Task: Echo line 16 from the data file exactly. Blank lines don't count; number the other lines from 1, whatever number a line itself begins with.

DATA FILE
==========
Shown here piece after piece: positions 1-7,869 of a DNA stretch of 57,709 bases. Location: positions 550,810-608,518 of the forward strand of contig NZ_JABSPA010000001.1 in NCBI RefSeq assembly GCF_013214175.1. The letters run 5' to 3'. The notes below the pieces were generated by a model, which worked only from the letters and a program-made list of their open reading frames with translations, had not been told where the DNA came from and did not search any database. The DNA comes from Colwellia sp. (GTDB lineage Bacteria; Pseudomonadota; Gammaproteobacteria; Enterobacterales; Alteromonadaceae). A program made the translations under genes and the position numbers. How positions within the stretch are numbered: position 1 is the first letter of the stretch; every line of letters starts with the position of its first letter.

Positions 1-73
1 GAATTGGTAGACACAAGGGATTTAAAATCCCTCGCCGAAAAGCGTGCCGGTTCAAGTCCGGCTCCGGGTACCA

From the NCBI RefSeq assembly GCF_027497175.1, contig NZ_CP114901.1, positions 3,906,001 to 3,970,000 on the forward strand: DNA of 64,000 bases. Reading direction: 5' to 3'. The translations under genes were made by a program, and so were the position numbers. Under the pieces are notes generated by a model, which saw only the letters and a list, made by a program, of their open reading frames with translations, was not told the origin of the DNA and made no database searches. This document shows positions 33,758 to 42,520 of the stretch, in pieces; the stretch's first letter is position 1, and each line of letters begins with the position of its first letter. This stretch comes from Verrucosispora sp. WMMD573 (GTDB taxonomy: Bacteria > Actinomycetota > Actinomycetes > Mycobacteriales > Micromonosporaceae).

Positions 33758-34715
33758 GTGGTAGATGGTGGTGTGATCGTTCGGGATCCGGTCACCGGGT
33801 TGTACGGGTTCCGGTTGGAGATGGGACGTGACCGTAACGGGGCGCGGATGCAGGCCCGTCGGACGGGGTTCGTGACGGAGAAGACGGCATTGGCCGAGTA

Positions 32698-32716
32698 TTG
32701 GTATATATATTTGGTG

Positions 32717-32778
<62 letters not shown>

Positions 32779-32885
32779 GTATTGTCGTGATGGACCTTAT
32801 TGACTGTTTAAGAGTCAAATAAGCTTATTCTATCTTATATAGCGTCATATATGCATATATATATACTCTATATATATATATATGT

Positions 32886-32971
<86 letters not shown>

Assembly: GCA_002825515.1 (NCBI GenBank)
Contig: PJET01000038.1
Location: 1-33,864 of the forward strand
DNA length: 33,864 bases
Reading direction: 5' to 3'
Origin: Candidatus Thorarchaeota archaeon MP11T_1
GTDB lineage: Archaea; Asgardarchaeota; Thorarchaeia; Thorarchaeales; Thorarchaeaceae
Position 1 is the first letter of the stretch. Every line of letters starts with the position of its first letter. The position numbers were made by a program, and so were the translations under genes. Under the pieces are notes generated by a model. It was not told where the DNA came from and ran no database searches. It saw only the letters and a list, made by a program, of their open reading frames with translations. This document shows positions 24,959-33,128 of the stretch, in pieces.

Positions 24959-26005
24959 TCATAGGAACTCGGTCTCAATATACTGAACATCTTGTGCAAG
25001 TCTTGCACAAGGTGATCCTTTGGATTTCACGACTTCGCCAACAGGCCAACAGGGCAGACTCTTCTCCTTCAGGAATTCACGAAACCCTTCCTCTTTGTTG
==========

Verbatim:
Positions 32886-32971